Jay Rosen thinks coverage of the 2004 presidential election is shaping up as an exercise in "Horse Race Now! Horse Race Tomorrow! Horse Race Forever!" In this time-dishonored tradition of political journalism, reporters use sports as a metaphor for reporting on politics, relying for insights on political insiders who have learned how to spin the "race" as a game of "inside baseball." The result: "An army of sentries encircles the game, guarding every situation from which a glimmer of fresh truth might be allowed to escape."
Columnist Paul Krugman is wondering if the news media will take its job seriously when reporting on the 2004 elections and offers some suggestions to reporters: "Don't talk about clothes." "Actually look at the candidates' policy proposals." "Beware of personal anecdotes." "Look at the candidates' records." "Don't fall for political histrionics." "It's not about you." Although this is all pretty basic advice, concludes, "I don't really expect my journalistic colleagues to follow these rules. ...
A Los Angeles woman who came forward during the California gubernatorial campaign to accuse Arnold Schwarzenegger of previous instances of sexual harassment has sued the former star of "True Lies" and "Conan the Barbarian," claiming that he and his campaign smeared her as a convicted felon when she made her charges.
"For a long time, Bush's poor job approval ratings on domestic issues were more than counterbalanced by his strong approval ratings on international issues. But that formula for political success is falling apart," writes Ruy Texeira. The latest polls show that only 48 percent of the public approves of his handling of foreign policy and Iraq. A majority believes the war with Iraq was not worth the cost and that the Bush administration was hiding information or lying about what it knew when it made the case for war.
President Bush's popularity skyrocketed after 9/11 as the country naturally rallied around its leadership. Bush announced that his war on terror would define his presidency and the 2004 Republican convention will be held in New York city as close as possible to the third anniversary of 9/11. Now, the New York Times reports that the Republican Party is launchiing "its first advertisement of the presidential race, portraying Mr. Bush as fighting terrorism while his potential challengers try to undermine him with their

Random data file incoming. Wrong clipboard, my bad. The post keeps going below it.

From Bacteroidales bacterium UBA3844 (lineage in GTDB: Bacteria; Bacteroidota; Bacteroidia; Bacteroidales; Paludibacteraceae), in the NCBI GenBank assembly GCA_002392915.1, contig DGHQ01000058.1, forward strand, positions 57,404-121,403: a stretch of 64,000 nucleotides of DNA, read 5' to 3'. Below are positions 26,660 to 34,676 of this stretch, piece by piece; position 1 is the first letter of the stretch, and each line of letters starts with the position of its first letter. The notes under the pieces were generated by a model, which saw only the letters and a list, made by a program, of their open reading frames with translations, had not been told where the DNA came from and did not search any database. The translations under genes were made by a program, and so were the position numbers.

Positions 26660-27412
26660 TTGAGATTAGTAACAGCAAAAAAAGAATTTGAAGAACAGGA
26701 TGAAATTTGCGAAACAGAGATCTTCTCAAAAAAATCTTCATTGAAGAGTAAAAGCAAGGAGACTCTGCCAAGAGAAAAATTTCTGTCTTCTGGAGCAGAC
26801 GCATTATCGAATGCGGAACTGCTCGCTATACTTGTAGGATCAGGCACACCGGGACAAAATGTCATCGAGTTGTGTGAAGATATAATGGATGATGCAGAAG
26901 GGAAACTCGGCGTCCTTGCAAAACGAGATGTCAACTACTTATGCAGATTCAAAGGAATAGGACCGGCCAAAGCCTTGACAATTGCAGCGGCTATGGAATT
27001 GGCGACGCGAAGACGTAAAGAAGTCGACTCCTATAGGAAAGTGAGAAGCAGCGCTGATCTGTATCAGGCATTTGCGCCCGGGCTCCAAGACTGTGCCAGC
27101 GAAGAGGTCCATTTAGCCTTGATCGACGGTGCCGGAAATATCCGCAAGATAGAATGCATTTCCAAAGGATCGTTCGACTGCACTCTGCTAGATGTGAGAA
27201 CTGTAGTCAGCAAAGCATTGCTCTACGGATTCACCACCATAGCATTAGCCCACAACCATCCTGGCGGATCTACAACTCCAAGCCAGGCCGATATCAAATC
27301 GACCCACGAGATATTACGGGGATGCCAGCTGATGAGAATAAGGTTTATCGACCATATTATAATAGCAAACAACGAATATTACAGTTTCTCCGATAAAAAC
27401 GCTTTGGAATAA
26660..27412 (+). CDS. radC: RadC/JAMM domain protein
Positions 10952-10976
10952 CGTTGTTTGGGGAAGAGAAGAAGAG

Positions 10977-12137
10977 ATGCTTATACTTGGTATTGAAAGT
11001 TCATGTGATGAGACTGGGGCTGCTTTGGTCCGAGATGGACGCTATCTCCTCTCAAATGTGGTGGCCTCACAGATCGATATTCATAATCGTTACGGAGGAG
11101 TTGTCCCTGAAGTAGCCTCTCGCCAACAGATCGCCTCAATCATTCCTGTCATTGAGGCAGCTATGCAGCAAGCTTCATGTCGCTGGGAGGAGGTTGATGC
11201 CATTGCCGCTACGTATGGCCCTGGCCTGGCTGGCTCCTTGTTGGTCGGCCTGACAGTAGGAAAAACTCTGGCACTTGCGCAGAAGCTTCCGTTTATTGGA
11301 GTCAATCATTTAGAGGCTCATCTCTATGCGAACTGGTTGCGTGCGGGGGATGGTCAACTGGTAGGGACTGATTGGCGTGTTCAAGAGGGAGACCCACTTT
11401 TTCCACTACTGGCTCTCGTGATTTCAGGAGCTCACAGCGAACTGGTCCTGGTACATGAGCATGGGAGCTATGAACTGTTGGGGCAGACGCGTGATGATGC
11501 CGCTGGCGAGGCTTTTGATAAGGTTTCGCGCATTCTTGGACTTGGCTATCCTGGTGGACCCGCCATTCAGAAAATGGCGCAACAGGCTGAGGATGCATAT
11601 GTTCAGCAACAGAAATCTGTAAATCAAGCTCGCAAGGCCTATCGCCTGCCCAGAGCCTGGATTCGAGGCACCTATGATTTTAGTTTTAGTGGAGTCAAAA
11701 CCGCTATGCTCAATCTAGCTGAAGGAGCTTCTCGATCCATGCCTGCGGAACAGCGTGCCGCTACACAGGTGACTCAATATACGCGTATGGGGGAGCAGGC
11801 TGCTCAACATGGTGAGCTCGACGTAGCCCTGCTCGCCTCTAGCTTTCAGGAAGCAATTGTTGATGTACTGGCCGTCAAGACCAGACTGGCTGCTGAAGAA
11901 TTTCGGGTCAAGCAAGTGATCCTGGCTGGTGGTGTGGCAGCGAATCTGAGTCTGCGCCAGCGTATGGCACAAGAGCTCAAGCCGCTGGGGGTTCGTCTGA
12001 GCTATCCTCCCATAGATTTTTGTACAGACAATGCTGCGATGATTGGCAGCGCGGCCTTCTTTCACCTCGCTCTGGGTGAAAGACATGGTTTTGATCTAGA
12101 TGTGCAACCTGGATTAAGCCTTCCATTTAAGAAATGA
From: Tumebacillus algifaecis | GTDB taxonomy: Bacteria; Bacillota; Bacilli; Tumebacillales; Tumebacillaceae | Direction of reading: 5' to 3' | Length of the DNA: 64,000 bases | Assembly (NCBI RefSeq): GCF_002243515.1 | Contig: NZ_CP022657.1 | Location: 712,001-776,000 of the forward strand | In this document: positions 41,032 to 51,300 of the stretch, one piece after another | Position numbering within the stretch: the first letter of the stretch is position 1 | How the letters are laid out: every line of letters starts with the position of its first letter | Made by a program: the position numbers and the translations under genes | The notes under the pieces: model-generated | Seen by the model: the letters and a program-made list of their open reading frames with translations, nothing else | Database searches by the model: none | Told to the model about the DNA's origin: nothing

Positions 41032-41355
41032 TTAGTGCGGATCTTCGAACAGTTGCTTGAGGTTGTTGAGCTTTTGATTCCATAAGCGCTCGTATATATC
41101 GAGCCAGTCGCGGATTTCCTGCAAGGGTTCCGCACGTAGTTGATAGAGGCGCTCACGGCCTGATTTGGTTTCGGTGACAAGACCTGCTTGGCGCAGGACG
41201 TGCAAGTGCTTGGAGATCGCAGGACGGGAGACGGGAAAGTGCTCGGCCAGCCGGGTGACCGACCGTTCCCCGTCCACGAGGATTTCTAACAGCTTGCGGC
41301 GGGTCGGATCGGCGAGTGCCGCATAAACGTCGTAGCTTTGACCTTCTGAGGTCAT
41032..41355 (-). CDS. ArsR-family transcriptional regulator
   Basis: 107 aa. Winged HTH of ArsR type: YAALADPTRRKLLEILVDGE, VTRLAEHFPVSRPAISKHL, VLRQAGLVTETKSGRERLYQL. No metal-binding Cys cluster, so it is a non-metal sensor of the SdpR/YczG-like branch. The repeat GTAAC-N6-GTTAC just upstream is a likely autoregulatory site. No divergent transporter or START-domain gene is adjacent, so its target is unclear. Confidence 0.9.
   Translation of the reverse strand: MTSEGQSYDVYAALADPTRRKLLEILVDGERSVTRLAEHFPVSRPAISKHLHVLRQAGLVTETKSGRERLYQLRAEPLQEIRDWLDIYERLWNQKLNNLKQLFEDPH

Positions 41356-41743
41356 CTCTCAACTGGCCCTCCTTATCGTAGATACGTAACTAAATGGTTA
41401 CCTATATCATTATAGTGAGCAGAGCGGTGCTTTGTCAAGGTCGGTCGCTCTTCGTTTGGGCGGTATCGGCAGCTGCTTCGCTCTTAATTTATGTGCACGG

The New York Times reports that former general and corporate lobbyist, now presidential candidate Wesley Clark supports "a proposed constitutional
amendment that would make it illegal to desecrate the
American flag by burning or other means, a position that
puts him at odds with many constituencies in the Democratic
Party and several other candidates for the Democratic
TV docu-dramas, such as this Sunday's red, white and blue Iraq war mythology Saving Private Lynch, always play fast and loose with the facts, twisting reality into fiction for entertainment's sake. But a much hyped CBS miniseries on Ronald Reagan drew the wrath of the Right, and CBS has dumped the show. The New York Times reports that "CBS executives ...
White House advisor Karl Rove has selected Jim Wilkinson, the 33-year-old Texan who headed communications and press relations for the U.S. Central Command in Qatar during the Iraq invasion, as communications director for the 2004 Republican National Convention in New York.
The Los Angeles Times is facing a firestorm of criticism from supporters of Arnold Schwarzenegger who have accused the newspaper of showing bias against their candidate by publishing women's complaints that Schwarzenegger sexually harassed them. "Regrets? Not one," responds Times editor John Carroll. "Personally, I knew the stories were solid as Gibraltar. ... Among those employees whose misfortune it is to answer the phones at The Times, there is a consensus that our angriest critics haven't actually read the stories.